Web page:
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Jan 23rd, 2013
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Fishing Deep #13558461 05/15/20 06:33 AM
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TheGreatOutdoorsman Offline OP
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Hey everyone, I consider myself a pretty experienced bass fisherman, but I'm not a tournament angler. I know how to catch em shallow, but don't have the slightest clue in how to fish deep. It's a daunting task to me, and I'm so used to throwing at docks, trees, or pads that I have a hard time fishing in 10-25 feet of water. I know a lot of times the big ones are deep, and I want to learn how to catch them. Any/all tips are welcome and much appreciated. Thanks!!

Moritz Chevrolet - 9101 Camp Bowie W Blvd, Fort Worth, TX - Monte Coon (817) 696-2003
Re: Fishing Deep [Re: TheGreatOutdoorsman] #13558495 05/15/20 10:31 AM
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Do a search for the screen name Donald Harper. He is 13 or 14 posts in on a series that explains his approach to deep water. Myself and other members here have benefitted from his decades long obsession.

Also keep in mind, and this is not an original thought by me, that even if you are fishing from a smallish boat by today’s standards from bow to back of motor it’s probably close to 20’ long. So stand in front of your boat and look to the back and you will realize 20’ isn’t that deep.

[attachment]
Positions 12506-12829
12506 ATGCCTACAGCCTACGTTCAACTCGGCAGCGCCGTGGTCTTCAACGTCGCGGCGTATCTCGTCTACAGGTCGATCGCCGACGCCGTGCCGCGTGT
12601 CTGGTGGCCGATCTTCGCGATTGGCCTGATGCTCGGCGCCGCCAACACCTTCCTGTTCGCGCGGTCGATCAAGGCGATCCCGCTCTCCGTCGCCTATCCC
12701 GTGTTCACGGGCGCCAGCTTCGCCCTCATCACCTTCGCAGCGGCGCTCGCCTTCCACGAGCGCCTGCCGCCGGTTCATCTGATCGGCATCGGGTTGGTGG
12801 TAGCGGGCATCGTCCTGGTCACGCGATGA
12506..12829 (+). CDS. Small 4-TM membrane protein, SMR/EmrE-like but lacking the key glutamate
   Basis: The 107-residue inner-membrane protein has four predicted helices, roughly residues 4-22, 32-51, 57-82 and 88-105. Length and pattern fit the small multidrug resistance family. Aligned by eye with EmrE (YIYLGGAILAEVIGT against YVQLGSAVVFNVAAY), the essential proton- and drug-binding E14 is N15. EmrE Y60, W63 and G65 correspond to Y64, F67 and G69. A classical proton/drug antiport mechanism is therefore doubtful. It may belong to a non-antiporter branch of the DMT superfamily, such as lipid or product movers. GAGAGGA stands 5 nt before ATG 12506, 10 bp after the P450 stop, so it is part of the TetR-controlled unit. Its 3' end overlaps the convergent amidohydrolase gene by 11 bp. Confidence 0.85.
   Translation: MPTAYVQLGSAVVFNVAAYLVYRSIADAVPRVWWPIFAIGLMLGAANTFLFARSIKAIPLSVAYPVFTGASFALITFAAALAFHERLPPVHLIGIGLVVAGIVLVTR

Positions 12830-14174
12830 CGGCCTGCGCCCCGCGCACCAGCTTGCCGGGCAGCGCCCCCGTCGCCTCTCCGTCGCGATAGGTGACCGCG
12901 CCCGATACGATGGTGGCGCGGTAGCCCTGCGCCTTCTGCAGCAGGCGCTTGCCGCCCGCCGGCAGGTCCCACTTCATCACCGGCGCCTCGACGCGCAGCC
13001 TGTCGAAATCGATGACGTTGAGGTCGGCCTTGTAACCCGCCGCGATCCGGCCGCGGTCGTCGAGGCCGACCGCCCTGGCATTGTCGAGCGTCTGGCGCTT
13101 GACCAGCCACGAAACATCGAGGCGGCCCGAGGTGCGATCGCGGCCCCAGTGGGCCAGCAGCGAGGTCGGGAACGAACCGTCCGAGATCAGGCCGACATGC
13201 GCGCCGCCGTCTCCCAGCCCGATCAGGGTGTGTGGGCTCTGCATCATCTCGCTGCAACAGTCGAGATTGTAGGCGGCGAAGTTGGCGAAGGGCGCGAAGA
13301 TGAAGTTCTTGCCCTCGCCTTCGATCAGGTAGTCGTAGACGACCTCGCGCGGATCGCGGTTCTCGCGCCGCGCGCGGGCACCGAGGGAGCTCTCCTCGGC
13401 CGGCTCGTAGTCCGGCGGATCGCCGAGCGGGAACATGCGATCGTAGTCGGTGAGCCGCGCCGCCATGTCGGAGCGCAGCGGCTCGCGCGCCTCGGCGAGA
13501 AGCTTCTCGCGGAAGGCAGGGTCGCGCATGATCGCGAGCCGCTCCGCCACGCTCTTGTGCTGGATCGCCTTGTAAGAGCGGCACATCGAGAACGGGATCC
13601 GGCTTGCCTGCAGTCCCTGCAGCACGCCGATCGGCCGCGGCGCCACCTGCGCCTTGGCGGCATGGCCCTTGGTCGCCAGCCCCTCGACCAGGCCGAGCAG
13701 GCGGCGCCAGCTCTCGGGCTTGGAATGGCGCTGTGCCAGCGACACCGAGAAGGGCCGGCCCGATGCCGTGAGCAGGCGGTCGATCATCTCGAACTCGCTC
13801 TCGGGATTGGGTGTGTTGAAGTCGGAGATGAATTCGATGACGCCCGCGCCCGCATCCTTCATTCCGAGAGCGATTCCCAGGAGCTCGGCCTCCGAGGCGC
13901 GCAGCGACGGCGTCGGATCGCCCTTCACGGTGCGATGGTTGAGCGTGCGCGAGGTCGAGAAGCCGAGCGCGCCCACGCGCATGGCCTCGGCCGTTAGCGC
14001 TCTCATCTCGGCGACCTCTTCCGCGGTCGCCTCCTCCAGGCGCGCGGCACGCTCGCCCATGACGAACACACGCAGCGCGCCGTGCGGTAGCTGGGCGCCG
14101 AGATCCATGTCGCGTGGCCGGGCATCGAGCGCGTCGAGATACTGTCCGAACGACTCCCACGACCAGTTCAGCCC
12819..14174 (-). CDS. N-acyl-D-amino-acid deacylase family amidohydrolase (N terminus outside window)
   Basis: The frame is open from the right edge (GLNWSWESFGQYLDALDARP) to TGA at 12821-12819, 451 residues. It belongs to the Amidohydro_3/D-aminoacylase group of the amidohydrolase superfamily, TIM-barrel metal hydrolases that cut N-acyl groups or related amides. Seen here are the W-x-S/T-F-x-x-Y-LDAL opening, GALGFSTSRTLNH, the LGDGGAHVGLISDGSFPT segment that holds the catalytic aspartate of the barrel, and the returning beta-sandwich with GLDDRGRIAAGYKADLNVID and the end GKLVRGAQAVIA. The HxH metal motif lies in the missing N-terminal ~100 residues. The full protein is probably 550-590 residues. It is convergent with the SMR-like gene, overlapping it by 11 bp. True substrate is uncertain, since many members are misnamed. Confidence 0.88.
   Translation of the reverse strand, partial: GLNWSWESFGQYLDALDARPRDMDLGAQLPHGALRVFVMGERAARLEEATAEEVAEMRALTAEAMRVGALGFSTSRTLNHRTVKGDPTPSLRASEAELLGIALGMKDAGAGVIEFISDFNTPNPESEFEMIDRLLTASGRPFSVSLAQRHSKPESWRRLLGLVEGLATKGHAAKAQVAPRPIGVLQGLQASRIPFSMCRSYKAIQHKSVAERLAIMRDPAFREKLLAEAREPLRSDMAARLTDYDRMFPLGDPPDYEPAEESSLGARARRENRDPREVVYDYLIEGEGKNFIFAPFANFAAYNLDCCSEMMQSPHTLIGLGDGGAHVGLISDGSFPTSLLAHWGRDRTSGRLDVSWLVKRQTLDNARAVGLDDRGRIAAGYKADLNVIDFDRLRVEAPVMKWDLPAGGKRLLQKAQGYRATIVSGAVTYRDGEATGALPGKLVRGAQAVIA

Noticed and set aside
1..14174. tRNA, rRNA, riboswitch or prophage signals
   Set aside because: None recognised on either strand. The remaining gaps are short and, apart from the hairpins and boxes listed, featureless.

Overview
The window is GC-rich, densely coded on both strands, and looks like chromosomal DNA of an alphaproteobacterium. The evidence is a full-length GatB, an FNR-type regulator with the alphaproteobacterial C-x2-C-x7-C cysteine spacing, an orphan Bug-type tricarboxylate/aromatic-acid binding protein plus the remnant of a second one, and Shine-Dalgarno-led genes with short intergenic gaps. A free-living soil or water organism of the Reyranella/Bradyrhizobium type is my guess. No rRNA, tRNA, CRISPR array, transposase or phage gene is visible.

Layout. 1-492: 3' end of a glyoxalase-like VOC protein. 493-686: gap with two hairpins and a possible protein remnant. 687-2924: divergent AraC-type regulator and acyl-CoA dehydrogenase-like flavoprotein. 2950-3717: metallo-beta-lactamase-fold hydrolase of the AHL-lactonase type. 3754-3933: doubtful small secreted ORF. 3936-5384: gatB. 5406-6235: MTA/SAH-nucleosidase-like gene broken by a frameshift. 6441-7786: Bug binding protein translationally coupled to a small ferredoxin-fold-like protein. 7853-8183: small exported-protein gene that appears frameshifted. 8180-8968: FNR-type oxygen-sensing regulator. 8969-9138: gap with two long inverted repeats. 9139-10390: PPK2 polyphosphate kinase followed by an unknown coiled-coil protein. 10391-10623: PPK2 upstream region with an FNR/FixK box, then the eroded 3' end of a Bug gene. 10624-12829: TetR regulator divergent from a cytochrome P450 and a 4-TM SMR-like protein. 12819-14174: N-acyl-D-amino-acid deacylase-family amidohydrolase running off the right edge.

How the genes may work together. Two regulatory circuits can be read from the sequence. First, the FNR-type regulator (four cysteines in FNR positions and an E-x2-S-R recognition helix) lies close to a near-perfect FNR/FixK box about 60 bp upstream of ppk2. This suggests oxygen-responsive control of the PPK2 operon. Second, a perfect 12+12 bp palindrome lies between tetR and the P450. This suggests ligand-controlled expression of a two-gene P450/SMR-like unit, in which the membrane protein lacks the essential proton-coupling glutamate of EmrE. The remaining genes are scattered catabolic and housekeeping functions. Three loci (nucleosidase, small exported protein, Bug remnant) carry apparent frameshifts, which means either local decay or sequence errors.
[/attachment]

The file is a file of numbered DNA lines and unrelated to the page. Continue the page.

Re: Fishing Deep [Re: TheGreatOutdoorsman] #13558543 05/15/20 11:48 AM
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^^ I second what was said above! Mr. Harper has helped me out a LOT with explaining things and all for fishing deeper water.

Other simple things to do are-
take your normal shallow water weight and throw it in the deeper water and just count it down and see what it is. Then change your weight "up" some say from 3/8oz to 1/2oz and count it down again. At some point you'll reach a "comfortable" time frame where you don't feel like you are waiting forever for the lure to reach bottom and can then cast and fish things more effectively. At least it helped me out some doing it.

idle over something that you have graphed and then turn around and fish it. feeling the structure/cover is instant feedback that you are actually working the structure that you can't "physically" see but its the same as beating the bank structure that you could see.